Csr of Tata

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Corporate Social Responsibility – Issues and Challenges in India with a case study of TATA GROUP Nilesh R. Berad
nileshb_iom@bkc.met.edu
MET Institute of Management, Nasik
Introduction:
In India companies like TATA and Birla are practicing the Corporate Social Responsibility (CSR) for decades, long before CSR become a popular basis. In spite of having such good glorious examples; In India CSR is in a very much budding stage. A lack of understanding, inadequately trained personnel, coverage, policy etc. further adds to the reach and effectiveness of CSR programs. Large no. of companies are undertaking these activities superficially and promoting/ highlighting the activities in Media. This research paper focuses on the finding & reviewing of the issues and challenges faced by CSR activities in India. In a societal structure, we have many stakeholders, one amongst them are companies or Corporate Houses. These Corporate houses are meaningfully contributing from their kitty which impact their internal stakeholders and also openhandedly support societal initiatives. In India companies like TATA and Birla are practicing the Corporate Social Responsibility (CSR) for decades, long before CSR become a popular basis. There are many instances where corporate have played a dominant role in addressing issues of education, health, environment and livelihoods through their corporate social responsibility interventions across the country.

As per United Nations and the European Commission, Corporate Social Responsibility (CSR) leads to triple bottom-line: profits, protection of environment and fight for social justice. It is expected that Civil society, groups, Government and corporate sectors should work together to create appropriate means and avenues for the marginalized and bring them to the mainstream. The success of CSR lies in practicing it as a core part of a company’s development strategy. It is important for the corporate sector to identify, promote and implement successful policies and practices that achieve triple bottom-line results.1 At one end of the spectrum, CSR can be viewed simply as a collection of good citizenship activities being engaged by various organizations. At the other end, it can be a way of doing business that has significant impact on society. For this latter vision to be enacted in India, it will be necessary to build CSR into a movement. That is to say, public and private organizations will need to come together to set standards, share best practices, jointly promote CSR, and pool resources where useful. An alliance of interested stakeholders will be able to take collective action to establish CSR as an integral part of doing business – this is not a passing fad. There are more than 1,000,000 registered companies in India out of which less than 1percent companies are traded on the Indian Stock Exchange. A new Trend has started in Corporate is the establishment of special committees within the board of directors to oversee CSR activities. Groups of corporate are being encouraged to come together to promote CSR. In 2006, Europe created the European Alliance for CSR. It currently consists of 70 multinational corporate houses and 25 national partner organizations and has become a unique resource for building capability in CSR.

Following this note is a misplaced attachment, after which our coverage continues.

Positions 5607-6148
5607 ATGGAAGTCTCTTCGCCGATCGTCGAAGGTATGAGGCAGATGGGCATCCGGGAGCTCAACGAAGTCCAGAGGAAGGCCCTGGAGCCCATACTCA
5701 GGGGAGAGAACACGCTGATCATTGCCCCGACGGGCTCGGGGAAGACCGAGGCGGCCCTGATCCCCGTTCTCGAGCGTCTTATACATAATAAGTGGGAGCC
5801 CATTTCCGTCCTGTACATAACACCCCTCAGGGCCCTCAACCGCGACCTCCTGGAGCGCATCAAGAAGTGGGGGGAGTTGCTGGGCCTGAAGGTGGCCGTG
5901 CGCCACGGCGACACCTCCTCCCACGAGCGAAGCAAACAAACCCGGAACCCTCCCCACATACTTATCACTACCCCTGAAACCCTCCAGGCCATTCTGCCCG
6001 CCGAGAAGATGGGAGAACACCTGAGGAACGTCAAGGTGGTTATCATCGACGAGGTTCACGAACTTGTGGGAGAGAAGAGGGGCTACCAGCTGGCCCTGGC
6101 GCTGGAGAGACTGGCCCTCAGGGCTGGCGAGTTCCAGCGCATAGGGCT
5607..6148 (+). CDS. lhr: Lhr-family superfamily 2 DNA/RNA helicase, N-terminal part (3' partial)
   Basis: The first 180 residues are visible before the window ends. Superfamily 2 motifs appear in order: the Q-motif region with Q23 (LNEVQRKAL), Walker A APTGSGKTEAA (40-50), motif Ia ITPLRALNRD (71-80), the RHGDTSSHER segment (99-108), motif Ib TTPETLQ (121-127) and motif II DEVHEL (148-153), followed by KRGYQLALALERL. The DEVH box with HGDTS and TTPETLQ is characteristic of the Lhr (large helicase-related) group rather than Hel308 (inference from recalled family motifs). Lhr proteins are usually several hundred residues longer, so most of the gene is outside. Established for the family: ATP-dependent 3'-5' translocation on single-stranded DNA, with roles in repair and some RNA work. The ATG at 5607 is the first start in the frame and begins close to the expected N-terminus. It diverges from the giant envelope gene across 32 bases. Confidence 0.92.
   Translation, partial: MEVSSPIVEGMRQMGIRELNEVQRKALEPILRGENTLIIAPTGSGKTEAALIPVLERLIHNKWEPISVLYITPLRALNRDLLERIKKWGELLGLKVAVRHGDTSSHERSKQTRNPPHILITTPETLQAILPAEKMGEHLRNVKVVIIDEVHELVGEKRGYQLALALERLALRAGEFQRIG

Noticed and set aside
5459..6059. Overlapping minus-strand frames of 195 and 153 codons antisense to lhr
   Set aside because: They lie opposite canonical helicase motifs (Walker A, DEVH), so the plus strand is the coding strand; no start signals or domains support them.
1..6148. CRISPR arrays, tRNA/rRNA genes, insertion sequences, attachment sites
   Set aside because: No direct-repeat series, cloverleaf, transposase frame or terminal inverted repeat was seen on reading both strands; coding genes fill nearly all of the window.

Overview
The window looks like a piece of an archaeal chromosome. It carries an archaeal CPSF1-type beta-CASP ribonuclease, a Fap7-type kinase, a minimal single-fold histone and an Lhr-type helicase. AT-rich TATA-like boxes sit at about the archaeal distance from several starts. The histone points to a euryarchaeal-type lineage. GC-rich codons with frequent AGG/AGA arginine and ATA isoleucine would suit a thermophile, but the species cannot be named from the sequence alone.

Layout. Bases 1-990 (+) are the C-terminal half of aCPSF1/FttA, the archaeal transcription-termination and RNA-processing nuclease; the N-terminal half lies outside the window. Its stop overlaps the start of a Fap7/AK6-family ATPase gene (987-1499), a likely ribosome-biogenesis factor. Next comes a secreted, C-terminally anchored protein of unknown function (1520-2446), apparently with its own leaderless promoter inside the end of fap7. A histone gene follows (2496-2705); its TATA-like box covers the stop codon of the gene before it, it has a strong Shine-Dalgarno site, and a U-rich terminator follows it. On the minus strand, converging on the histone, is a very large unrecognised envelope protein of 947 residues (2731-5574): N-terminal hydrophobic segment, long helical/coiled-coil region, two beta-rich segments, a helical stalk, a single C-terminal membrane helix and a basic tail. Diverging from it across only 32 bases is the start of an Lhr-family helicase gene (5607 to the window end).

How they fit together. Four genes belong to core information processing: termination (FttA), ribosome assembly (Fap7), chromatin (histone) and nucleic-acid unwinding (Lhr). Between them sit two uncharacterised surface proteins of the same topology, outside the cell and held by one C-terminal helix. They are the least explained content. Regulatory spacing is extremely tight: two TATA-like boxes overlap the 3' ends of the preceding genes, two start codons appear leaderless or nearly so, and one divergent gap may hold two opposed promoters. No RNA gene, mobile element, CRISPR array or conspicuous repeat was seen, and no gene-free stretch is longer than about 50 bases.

2. Definition of CSR
The well accepted definition of CSR is not a common term; MNC’s prefers sustainable development or sustainable business while several Indian companies talk about responsible business or Triple P (People, Planet, and Profit).

It is important to note that Indian companies and stakeholders give a broader definition of CSR then MNC and stakeholders. According to the Indian Corporate: “Sustainable development implies optimizing financial position while not depleting social and environmental aspects and CSR implies supporting issues related to children, women and environment”. These corporate refer in its definition of CSR to community development. In...
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